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MIDEAST MIRROR 08.07.15, SECTION B (THE ARAB WORLD)

 

1- A lesson in the art of negotiations

2-Syrian realities

3-Ankara’s threats

 

1- A lesson in the art of negotiations

 

Writing about Iran or anything having to do with it – particularly in light of its military intervention in favor of the Syrian regime and its support for the Houthi/Saleh coalition in Yemen – may seem to be a serious transgression in many people’s eyes. This is especially true for those who hate the followers of the Shiite creed for sectarian reasons, or those who are hostile to the Persians on nationalistic grounds. But this will not prevent us from saying that the Iranian negotiators who stood their ground throughout the past five years of difficult marathon negotiations with the five major powers plus Germany over Iran’s nuclear program, deserve a different view from us as Arabs and Muslims. This is because they have provided us with a lesson in the art of negotiation, one that we need to learn, steep ourselves in and absorb the moral hidden between its lines--pan-Arab www.raialyoum.com

 

Relations between Washington and Tehran will not return to where they were before the February 1979 Iranian Revolution, immediately after a nuclear agreement. The process of normalizing relations between two nations and two political leaderships that have been intensely hostile to each other for many long decades in which harsh positions and measures were adopted, will take a long time. It will also require the presence of significant common interests that far outstrip the expressions of good will manifest in the two countries' foreign ministers current flexible attitude towards each other. Moreover, it is clear that Israel and other countries in the region will not only oppose the agreement between the '5 + 1' and Iran; they will do everything possible to obstruct its implementation in order to ensure that normalization between the two countries will take a long time before it is realized. --'Abdullah BouHabib in Lebanese as-Safir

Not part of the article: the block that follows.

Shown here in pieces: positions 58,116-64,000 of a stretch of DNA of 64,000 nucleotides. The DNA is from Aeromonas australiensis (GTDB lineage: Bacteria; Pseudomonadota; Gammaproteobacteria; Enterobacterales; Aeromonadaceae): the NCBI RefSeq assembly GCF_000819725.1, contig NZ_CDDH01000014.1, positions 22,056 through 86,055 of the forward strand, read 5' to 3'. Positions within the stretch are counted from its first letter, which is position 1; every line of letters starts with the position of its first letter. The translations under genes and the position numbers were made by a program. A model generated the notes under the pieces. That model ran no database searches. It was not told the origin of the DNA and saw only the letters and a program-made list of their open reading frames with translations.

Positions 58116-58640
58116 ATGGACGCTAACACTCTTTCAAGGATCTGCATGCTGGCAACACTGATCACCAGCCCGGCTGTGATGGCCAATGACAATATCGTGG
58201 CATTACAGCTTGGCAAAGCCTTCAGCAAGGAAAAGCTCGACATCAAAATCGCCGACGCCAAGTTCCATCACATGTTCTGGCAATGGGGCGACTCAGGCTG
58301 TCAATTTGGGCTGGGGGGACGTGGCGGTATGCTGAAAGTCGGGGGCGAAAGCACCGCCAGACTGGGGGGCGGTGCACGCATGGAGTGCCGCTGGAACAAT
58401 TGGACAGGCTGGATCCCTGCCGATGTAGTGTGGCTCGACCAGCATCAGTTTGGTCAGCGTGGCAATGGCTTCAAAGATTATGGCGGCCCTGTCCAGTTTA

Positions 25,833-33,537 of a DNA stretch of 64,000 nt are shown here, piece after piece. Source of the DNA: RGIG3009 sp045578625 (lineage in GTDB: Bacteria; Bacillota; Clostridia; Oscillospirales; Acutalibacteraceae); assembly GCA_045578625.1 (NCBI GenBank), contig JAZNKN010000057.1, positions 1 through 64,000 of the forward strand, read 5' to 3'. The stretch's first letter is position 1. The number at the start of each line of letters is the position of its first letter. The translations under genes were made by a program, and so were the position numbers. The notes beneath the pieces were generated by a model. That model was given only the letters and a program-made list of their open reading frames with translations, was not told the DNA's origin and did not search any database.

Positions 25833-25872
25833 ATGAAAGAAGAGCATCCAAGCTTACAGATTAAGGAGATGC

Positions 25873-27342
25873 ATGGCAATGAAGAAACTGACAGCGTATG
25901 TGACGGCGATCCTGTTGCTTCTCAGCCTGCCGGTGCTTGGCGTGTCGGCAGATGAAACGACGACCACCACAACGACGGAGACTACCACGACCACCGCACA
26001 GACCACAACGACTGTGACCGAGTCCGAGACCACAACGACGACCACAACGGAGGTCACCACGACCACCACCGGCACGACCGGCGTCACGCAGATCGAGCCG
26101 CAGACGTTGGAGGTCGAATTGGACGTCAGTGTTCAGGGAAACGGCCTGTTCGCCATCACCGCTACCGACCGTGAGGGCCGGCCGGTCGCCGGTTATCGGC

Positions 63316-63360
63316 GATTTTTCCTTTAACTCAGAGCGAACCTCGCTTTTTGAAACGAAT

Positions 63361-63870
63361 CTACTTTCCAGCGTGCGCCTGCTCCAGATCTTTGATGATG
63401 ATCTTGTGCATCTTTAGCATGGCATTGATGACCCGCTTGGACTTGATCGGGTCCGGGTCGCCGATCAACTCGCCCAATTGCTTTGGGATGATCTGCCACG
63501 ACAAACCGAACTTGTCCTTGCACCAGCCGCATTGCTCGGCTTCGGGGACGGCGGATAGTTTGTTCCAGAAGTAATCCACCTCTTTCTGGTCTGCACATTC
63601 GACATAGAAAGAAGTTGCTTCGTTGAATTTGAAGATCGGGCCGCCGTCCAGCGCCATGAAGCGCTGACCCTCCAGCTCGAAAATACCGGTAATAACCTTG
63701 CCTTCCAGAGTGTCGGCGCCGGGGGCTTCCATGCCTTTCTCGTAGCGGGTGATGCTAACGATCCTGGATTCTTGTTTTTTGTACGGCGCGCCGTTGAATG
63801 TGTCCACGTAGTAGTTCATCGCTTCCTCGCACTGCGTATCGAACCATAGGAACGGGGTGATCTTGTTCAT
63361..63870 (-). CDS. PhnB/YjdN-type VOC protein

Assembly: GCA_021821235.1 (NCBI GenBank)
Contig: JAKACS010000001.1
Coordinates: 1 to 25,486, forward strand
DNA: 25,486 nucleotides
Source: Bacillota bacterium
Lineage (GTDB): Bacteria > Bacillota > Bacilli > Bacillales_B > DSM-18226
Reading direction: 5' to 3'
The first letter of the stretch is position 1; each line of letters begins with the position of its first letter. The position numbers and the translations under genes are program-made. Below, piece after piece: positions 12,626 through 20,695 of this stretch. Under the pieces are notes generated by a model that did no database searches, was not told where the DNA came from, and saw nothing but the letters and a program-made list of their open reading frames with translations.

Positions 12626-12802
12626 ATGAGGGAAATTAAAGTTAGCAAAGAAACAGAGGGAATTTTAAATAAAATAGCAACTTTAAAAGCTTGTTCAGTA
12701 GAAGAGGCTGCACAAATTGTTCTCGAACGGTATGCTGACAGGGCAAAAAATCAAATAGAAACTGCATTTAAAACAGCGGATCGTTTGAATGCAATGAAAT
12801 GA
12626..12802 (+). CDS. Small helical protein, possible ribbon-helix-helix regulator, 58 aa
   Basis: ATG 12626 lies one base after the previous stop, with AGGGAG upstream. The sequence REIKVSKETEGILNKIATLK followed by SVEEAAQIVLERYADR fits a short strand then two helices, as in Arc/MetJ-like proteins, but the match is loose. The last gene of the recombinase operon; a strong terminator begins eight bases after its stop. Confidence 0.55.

Obama subscribes to an idea that derives from the realist school in international relations. According to this idea, the best way of dealing with aspiring and rising states consists of the great powers negotiating with them, trying to contain their demands and to convince them to accept the unequal status of international power. This should curtail their global aspirations and their rebellion against the international order. In return, they will secure some gains, but within containable limits. In other words, there will be a relative adjustment to their status, instead of going to battle with them. This is the exact opposite of what the Republicans want. They are advocates of the school of preemptive war, even if waged by the U.S. alone, in order to prevent any change in the international system that would threaten Washington's status as the world's leader--Ahmad Jamil 'Azm in Jordanian al-Ghad

 

Whatever the outcome of the nuclear talks, Tehran’s negotiators have taught the Arabs a lesson in negotiation and steadfastness, which contrasts with the easy concessions made at the 1978 Camp David negotiations between Egypt and Israel and the 1993 Oslo negotiations between Israel and the Palestinians, maintains the editorial on a pan-Arab online daily.  A nuclear agreement with Iran, which now seems inevitable, will prove to be of greater benefit to Tehran and the Western European states than to the U.S., maintains a former Lebanese ambassador to Washington. But since the agreement's positive impact on the region's problems will not materialize in the short-term, no one – and especially not the Lebanese – should wager on it to resolve their current problems. The current disagreement over Iran's ballistic missile program will not prevent an agreement over its nuclear program, maintains a Palestinian commentator in a Jordanian daily. U.S. policy appears to be based on seeking to contain Iran and moderate its ambitions by negotiating with it and granting some of what it wants, but less than what it aspires to.